Well, sure, but no one here is making that assumption. 🙂
“On hampering progress,…”
Maybe. Hard to say. There are always iconoclasts with ideas outside the mainstream. Those with genuinely useful ideas, those ideas tend to persist. I’m not one who thinks things are forever lost. “Science proceeds despite scientists.” (On some level, it’s a Platonic view. Stuff is out there to be discovered.)
One problem is the crackpots by far outweigh those outliers with good ideas, so the filter does need to be restrictive or science would be flooded with bad ideas. (It’s the old false-negative, false-positive issue.)
As you’ve pointed out, if either side had a real winning card, they’d play it. As I’ve said before, it’s really annoying having two great hugely tested theories that definitely both can’t be right and very likely are both wrong or incomplete in some way.
As I’ve said here, GR feels more sensible, physical, and intuitive, to me, whereas QM is kind of a weird hot mess that no one understands. We don’t argue about interpretations of GR because it is so simple and sensible. QM, on the other hand, has entered the domains of metaphysics and philosophy. (Kind of like the study of consciousness and for similar reasons.)
October 14th, 2020 at 12:13 pm
One of the things I’ve had to come to term with over the years is that nobody ever reads my stuff as closely as I’d hope. No one ever parses it as carefully as I crafted it. I take you as seriously as I take anyone I have regular conversations with. But I’ll never take your writing as seriously as you take it. And I’m pretty sure you’ll never take mine as seriously as I take it. It means we’ll periodically have to repeat stuff to each other we already said a while back. The human condition.
On preferring a universe with randomness and non-locality, I get that. I read somewhere that one of the Copenhagenists said something similar to either Einstein or Schrodinger, wondering why they were so hung up on determinism, that they themselves actually preferred a reality with some randomness.
Myself, I want a universe that can be understood. Randomness and unexplained non-locality, represent things we don’t understand. Many people love mysteries in and of themselves. I only love them as problems to be solved. (Which is why I typically hate fiction that introduces mysteries with no solution.)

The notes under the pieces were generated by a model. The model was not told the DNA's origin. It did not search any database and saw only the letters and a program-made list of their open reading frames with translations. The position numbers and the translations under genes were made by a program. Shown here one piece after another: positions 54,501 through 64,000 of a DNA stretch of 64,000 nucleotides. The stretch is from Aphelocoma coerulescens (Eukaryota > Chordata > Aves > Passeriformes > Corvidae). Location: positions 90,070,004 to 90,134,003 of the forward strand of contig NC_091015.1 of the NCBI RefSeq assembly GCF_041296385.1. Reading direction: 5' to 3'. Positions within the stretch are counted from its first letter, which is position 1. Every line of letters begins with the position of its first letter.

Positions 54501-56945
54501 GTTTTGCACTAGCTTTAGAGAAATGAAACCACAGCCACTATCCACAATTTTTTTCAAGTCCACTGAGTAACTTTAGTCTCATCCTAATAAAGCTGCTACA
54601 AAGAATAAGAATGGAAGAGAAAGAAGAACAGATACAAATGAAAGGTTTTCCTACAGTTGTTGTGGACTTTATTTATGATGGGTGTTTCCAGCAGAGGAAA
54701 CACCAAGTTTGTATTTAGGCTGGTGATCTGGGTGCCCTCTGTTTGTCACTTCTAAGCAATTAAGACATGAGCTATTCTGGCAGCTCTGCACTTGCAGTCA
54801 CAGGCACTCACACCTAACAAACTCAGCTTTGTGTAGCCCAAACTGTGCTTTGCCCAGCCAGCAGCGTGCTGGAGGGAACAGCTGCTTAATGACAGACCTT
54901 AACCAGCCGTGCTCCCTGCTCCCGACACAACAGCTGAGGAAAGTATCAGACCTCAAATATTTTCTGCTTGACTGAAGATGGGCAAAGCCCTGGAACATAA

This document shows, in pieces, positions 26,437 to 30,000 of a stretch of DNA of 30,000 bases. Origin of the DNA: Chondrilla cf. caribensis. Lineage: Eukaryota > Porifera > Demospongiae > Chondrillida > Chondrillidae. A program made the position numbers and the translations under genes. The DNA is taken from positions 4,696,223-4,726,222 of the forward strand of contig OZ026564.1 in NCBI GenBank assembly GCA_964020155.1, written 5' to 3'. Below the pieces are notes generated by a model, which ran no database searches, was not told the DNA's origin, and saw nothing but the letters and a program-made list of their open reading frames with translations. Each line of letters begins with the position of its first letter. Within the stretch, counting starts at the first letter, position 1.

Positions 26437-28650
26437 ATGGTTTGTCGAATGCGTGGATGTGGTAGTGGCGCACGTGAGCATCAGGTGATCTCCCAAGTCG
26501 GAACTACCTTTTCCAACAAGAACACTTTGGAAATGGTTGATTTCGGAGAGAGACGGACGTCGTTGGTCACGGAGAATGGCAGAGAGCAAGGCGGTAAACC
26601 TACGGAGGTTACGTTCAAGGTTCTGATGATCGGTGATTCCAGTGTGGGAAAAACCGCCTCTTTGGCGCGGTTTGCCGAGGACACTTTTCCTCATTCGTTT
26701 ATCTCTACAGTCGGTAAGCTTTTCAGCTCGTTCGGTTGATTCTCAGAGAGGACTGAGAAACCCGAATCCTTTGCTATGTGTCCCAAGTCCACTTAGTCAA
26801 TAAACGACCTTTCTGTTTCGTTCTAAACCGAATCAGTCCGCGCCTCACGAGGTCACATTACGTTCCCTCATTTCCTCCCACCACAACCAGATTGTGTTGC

The reason the MWI appeals to me is it explains the randomness and apparent non-locality, and all its dynamics, at least to me, seem understandable. I assess it on its economy of assumptions and testable predictions. The untestable ones, while incredible, seem irrelevant from a scientific assessment; it’s very possible unknown factors prevent their full realization.
Doesn’t mean it’s right, or even if it is, that it’s completely right. As I noted before, if it is right, I suspect it’s right in the same way Copernicanism was right in 1543, that is, with a lot of misconceptions still baked in and many paradigm shifts left to go.
October 14th, 2020 at 3:56 pm
“And I’m pretty sure you’ll never take mine as seriously as I take it.”
You have to speak for yourself only here. I take your ideas quite seriously. Specifically, I think I have a good understanding of what they are.
“Myself, I want a universe that can be understood.”
I doubt you’re alone in that!
As you know, it (probably!) can’t be turtles all the way down, so something is axiomatic. Our philosophical and analytical views obviously have an impact on what we find reasonable and sensible for that role.
October 13th, 2020 at 7:04 pm
My problem with relationship-based views is that, by definition, a relationship is between t[w]o things. Without the things, there is no relationship.
Is this true? Are there actually any “things” at the end of the day? If the Buddhists are right there are no things whatsoever that exist in the absence of relationships. There are no “things” at all. My take on this is that what we call a “thing” is just a stable or repeating, but dynamic form of relationship.
The division of perfect stillness into a wave instantly involves two poles, which are related. No?
To say it another way, I can’t see how the illusion of “things” can occur without the relationships of which they are comprised.
I think of Mach’s Principle when this comes up, and how certain properties of “things” could be the sum total of relationships throughout the universe (for instance).
October 13th, 2020 at 8:12 pm
“Is this true? Are there actually any ‘things’ at the end of the day?”
In the world of physics, I’d have to say yes, but I think you’re speaking of something else.
FWIW, I’m not saying relationships don’t exist, or even that the world could make sense without them (I don’t think it could). I am saying ‘things’ are fundamental while relationships are consequential. (But that’s just my view of the horse and cart. I’m a physical and philosophical realist.)
“My take on this is that what we call a ‘thing’ is just a stable or repeating, but dynamic form of relationship.”
Can you give me an example?
“The division of perfect stillness into a wave instantly involves two poles, which are related. No?”
I don’t know what that means, so I have no idea!
“To say it another way, I can’t see how the illusion of ‘things’ can occur without the relationships of which they are comprised. “
You got me on that one, too. You seem here to start on the premise ‘things’ are an illusion. And assuming ‘things’ are comprised of relationships. What if things are real (and fundamental) and relationships are consequences of the properties of things?
But I’m afraid I’m still not really following your point. 😦